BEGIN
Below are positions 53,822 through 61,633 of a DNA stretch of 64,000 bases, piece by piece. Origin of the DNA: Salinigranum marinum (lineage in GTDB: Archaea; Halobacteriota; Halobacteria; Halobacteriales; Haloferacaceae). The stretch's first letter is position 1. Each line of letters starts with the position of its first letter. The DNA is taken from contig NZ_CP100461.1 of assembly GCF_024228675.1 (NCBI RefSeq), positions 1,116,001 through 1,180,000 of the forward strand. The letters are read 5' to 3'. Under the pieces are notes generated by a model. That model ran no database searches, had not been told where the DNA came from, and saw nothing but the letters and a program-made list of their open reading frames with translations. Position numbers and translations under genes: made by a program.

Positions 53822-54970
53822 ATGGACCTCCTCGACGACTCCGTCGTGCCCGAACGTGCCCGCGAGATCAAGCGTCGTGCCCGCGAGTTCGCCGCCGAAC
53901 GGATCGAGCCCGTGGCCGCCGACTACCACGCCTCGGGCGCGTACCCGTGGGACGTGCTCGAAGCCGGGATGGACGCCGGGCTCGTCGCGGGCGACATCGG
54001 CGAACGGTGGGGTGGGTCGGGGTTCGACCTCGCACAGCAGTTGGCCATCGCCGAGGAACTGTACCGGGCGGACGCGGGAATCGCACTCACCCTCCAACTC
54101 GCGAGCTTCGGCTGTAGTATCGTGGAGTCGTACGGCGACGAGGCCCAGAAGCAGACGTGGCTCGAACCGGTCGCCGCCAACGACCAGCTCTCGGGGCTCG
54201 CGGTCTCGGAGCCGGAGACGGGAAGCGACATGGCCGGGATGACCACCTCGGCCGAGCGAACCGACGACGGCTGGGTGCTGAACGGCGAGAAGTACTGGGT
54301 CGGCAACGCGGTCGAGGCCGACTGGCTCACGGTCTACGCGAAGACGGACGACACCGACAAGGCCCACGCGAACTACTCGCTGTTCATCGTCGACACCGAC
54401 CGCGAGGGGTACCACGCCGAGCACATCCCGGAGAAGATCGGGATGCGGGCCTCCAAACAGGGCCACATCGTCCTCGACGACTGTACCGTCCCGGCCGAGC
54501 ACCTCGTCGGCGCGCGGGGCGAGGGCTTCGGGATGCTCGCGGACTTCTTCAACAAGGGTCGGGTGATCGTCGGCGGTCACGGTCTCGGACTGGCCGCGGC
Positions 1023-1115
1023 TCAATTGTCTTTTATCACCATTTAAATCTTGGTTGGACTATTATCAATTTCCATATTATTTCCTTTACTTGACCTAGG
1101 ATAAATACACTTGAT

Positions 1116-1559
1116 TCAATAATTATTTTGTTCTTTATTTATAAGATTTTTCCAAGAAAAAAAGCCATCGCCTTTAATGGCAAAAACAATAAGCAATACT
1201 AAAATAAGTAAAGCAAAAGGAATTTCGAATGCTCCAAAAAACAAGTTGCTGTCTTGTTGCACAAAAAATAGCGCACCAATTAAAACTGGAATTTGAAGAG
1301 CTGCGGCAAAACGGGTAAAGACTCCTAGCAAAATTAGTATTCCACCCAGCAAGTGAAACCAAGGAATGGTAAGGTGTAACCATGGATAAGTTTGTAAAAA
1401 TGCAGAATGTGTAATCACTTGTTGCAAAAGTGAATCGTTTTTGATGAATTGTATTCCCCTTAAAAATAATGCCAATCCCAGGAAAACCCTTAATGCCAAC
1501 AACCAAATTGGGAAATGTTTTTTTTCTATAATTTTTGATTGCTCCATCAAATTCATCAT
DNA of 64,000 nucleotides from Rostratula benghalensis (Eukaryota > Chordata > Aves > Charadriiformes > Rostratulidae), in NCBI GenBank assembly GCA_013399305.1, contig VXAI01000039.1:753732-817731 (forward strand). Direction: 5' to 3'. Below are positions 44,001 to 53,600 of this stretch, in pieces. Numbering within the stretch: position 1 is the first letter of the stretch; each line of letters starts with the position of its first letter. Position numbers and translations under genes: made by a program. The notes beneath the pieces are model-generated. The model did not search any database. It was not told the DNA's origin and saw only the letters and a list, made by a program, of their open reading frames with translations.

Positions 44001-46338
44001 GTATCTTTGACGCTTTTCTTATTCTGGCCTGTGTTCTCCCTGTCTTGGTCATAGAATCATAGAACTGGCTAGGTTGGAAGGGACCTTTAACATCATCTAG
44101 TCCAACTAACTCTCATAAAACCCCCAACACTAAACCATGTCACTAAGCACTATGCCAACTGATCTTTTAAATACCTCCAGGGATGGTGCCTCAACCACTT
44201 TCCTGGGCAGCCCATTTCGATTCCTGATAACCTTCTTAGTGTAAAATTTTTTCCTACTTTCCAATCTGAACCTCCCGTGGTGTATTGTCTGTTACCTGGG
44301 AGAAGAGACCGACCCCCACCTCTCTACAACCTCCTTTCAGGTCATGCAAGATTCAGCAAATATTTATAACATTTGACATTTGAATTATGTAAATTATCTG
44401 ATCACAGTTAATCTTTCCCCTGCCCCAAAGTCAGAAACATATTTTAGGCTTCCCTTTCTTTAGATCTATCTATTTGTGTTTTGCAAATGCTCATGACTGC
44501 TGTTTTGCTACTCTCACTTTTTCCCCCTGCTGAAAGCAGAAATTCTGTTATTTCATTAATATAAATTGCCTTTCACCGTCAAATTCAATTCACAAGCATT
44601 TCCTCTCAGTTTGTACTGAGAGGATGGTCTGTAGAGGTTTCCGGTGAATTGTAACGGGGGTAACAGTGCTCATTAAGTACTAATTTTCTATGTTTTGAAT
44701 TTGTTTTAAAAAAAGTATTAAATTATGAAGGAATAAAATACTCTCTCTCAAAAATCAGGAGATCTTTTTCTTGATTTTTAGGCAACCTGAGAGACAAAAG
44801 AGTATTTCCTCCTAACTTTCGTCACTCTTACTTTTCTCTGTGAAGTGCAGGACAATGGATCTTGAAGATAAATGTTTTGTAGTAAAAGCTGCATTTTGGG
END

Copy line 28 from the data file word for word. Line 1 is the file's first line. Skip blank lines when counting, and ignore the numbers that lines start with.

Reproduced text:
44601 TCCTCTCAGTTTGTACTGAGAGGATGGTCTGTAGAGGTTTCCGGTGAATTGTAACGGGGGTAACAGTGCTCATTAAGTACTAATTTTCTATGTTTTGAAT